The motives of Chinese growing presence in the Arctic, there is a growing perception that apart from economic factors, there are security implications too.
In July Chinese Scientists set off for the 11th Arctic expedition aboard Xuelong 2, the Country’s first domestically built Polar Icebreaker, departing from Shanghai.
According to the Chinese State Council Information Office, it is the first scientific expedition to the Arctic for Xuelong 2 or Snow Dragon 2 after it completed its first Antarctica expedition in April 2020.
It is expected to return to Shanghai in late September after a trip of 12,000 nautical miles. The expedition, organised by the Ministry of Natural Resources, plans to conduct a series of investigations into biodiversity & ecosystems, ocean acidification, chemical environment, and new pollutants in areas including the Chukchi Rise, Canada Basin and the central Arctic Ocean.
It will further improve China’s scientific understanding of climate change in the Arctic, and lay a solid foundation for the country to better respond to global climate change. This latest development reinforces the fact that China is now striving to increase its strategic presence in the Arctic. Since 2013, there have been certain major developments with regards to China’s Arctic policy. In 2013, China was admitted to the Arctic Council as an observer.
In the same year, the cargo vessel Yong Sheng, operated by China’s COSCO Group sailed from Dalian in China to Rotterdam, marking China’s first commercial transit through the North-East Passage off Russia’s northern coast. In 2014, China issued a navigation guide to the Northern Sea Route Region.
In 2015, five Chinese warships crossed into the U.S. territorial waters heading south out of the Bering Sea exercising a stipulation in maritime law that allows a warship to cross into another country’s maritime territory legally.
In 2016, China issued “Guidance’s on Arctic navigation in the Northwest route 2015”, which provided navigation information services for international navigation ships who have planned navigating in the Arctic waters.
The same year marked the launch of the construction of the first Chinese-built nuclear-powered icebreaker polar research vessel Xue Long 2. In August 2017, Xue Long 2 sailed back-and-forth in the Norwegian Ocean in the Arctic Rim for the first time.
In January 2018, China released its White Paper on Arctic Policy. It famously declared itself a ‘near-Arctic’ state and outlined a ‘Polar Silk Road’ Economic Plan. As per the White Paper, “China’s policy goals on the Arctic are: to understand, protect, develop and participate in the governance of the Arctic, so as to safeguard the common interests of all countries and the international community in the Arctic, and promote sustainable development of the Arctic”.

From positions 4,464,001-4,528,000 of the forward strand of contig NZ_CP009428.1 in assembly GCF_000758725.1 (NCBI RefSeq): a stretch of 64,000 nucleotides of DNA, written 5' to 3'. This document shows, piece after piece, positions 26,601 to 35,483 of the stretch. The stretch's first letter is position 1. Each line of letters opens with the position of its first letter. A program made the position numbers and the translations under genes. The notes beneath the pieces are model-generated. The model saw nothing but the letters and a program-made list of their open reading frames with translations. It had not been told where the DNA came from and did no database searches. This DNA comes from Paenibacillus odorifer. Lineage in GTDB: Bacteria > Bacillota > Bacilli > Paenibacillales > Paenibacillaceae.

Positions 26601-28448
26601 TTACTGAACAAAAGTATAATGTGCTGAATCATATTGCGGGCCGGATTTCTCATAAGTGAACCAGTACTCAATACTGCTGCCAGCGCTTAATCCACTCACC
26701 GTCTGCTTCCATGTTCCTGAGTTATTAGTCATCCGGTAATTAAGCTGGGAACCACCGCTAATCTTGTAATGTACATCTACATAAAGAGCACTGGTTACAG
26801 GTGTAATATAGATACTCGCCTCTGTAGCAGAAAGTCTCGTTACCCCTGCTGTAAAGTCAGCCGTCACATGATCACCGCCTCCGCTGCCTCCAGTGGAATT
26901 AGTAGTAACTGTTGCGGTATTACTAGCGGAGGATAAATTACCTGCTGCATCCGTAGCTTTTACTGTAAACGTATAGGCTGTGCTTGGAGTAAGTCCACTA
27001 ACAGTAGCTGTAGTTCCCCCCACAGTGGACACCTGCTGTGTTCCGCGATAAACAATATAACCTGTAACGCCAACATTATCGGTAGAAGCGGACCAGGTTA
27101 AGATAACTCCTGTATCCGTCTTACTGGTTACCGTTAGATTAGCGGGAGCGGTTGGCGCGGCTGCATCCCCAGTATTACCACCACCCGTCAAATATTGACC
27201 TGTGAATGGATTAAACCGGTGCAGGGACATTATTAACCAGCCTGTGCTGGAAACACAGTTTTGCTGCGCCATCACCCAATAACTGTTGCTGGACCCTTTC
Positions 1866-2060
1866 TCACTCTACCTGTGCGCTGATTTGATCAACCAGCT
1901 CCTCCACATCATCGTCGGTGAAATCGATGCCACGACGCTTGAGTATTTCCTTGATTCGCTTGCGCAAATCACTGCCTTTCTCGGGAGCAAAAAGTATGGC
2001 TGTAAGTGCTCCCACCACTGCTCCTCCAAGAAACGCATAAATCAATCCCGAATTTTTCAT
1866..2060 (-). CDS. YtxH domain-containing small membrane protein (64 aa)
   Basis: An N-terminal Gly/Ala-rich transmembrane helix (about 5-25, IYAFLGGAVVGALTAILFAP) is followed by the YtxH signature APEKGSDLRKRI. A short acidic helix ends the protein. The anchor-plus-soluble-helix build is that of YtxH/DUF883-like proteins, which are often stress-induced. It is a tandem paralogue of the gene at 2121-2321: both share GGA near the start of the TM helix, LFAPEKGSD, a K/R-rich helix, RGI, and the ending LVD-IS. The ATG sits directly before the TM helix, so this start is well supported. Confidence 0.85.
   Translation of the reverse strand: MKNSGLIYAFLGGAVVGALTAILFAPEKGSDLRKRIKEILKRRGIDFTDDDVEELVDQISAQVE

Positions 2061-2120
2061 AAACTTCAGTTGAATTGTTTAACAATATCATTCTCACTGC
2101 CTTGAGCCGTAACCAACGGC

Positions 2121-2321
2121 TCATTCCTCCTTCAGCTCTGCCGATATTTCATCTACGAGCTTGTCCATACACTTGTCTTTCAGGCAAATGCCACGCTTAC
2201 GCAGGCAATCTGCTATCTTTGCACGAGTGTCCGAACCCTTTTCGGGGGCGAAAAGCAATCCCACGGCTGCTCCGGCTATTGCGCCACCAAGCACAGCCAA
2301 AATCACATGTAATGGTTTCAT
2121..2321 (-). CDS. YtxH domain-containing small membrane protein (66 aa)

Since the publication of the White Paper, China is investing heavily in projects in nearly every Arctic country. During a visit to Russia in June 2019, Chinese President Xi Jinping presided over the launch of a joint venture to build the ice-capable LNG tanker ships.
In December 2019, China inaugurated the 3,000 kilometre-long natural gas pipeline linking Russia’s Siberian fields to north-east China. Chinese companies are also playing key roles in the Arctic LNG 2, the second major natural gas project currently under development in the Russian Arctic.
The US has taken cognisance of this increasing Chinese influence in the Arctic. The US Department of Defence Annual Report to Congress ‘Military and Security Developments Involving the People’s Republic of China’, published on May 2, 2019, was supplemented by a section, ‘Special Topic: China in the Arctic’, commenting on China’s Arctic activities.
It included the statement, “Civilian research could support a strengthened Chinese military presence in the Arctic Ocean, which could include deploying submarines to the region as a deterrent against nuclear attacks.”
As regards, the motives of Chinese growing presence in the Arctic, there is a growing perception that apart from economic factors, there are security implications too.
Through its research in the Arctic, China is increasingly gaining access to knowledge of waterways and the landscape. China refers to itself as a “near Arctic State” despite the fact that China’s closest point to the Arctic Circle is more than 800 nautical miles away. Thus, the Chinese increasing focus on the Arctic is part of its larger strategy to become the leading global power which entails increasing its presence in regions considered strategically significant.